To prepare ASCs, subcutaneous adipose tissue was collected by liposuction or by extraction of fat tissue under anesthesia. Fat tissue (10–40 ml) was digested in phosphate buffered saline (Hyclone, Logan, UT) containing 1% bovine serum albumin and 0.025% collagenase for 80 minutes at 37°C with intermittent shaking. The stromal vascular fraction isolated from the fat tissue was plated and cultured in Dulbecco's modified Eagle's medium (DMEM) containing 10% fetal bovine serum and 1 ng/ml basic fibroblast growth factor to obtain the required number of ASCs for injection. ASCs were subcultured to passages 3–4. After harvesting via trypsinization, cells were suspended in DMEM and packaged into single-use vials containing 3 × 107 cells per milliliter. All manufacturing procedures were carried out according to the Good Manufacturing Practices authorized by the Korean Food and Drug Administration.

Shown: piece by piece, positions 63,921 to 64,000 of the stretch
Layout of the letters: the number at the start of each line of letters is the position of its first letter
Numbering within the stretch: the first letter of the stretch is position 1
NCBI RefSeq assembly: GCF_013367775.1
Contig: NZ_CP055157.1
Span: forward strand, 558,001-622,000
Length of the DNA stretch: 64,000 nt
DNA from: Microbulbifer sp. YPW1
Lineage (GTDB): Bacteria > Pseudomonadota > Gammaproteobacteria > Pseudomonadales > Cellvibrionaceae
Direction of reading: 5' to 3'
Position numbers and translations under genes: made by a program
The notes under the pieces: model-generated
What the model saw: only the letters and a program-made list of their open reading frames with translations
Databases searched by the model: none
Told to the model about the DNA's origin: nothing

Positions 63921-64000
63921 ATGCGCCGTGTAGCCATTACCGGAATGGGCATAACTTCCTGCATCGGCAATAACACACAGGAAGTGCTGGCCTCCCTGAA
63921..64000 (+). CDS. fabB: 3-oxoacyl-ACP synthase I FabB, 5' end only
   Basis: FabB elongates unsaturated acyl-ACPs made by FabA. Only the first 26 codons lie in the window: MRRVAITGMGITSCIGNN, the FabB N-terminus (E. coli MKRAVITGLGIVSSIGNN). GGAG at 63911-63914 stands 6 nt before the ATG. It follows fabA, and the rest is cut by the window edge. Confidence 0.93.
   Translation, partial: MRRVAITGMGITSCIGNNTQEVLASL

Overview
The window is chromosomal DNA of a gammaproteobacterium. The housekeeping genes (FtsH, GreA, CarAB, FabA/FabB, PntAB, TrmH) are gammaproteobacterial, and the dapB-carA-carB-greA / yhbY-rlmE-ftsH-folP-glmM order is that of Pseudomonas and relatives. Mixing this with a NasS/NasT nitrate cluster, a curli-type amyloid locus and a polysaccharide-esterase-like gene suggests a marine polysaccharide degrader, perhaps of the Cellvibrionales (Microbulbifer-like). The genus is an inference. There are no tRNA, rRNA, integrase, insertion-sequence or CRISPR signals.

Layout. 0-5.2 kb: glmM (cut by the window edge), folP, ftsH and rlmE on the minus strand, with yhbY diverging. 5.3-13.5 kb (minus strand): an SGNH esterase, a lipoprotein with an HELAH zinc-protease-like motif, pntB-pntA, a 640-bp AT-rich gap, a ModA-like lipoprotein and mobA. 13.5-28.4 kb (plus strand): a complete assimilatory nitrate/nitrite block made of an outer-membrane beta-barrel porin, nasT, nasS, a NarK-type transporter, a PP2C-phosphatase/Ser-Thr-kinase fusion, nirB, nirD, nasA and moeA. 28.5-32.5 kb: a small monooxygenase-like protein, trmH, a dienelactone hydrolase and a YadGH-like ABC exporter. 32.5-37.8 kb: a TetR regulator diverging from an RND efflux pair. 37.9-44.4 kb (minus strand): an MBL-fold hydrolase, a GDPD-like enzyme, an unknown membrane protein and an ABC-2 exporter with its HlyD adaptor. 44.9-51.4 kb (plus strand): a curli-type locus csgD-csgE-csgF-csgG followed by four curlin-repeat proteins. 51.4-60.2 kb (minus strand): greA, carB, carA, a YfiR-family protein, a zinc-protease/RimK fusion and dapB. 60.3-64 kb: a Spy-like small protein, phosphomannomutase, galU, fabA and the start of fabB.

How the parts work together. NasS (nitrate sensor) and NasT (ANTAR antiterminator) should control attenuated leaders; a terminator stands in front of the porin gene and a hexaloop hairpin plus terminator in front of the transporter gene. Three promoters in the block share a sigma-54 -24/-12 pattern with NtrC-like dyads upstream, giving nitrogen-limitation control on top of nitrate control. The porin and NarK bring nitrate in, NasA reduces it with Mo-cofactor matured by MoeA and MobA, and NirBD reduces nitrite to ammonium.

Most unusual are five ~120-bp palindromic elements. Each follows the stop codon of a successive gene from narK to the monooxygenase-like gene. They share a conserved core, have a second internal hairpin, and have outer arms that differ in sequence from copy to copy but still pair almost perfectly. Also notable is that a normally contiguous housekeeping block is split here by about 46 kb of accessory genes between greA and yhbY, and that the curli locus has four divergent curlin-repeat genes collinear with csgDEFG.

Manufactured ASCs were characterized by their expression of the stromal cell-associated markers CD (cluster of differentiation) 10, CD13, CD29, CD44, and CD90. The cells were negative for the expression of the hematopoietic stem cell-associated markers CD34 and CD45 and the bone marrow-derived stem cell-associated marker STRO-1 [26]. Furthermore, genomic stability of ASCs was evaluated by karyotyping analysis and no evidence of tumor formation was observed in tumorigenicity study carried out with immune-compromised nude mice after repeated administration of cells. For lot release testing, ASCs were assessed for cell appearance, viability, identification, purity, content, and potency. Minimum criteria for release were 80% for cell viability and less than 1% of CD45-positive cells for purity. In addition, ASCs were screened for contamination with adventitious agents, mycoplasma, and other bacteria, fungi, and viruses. Endotoxin should be less than 3 EU/ml.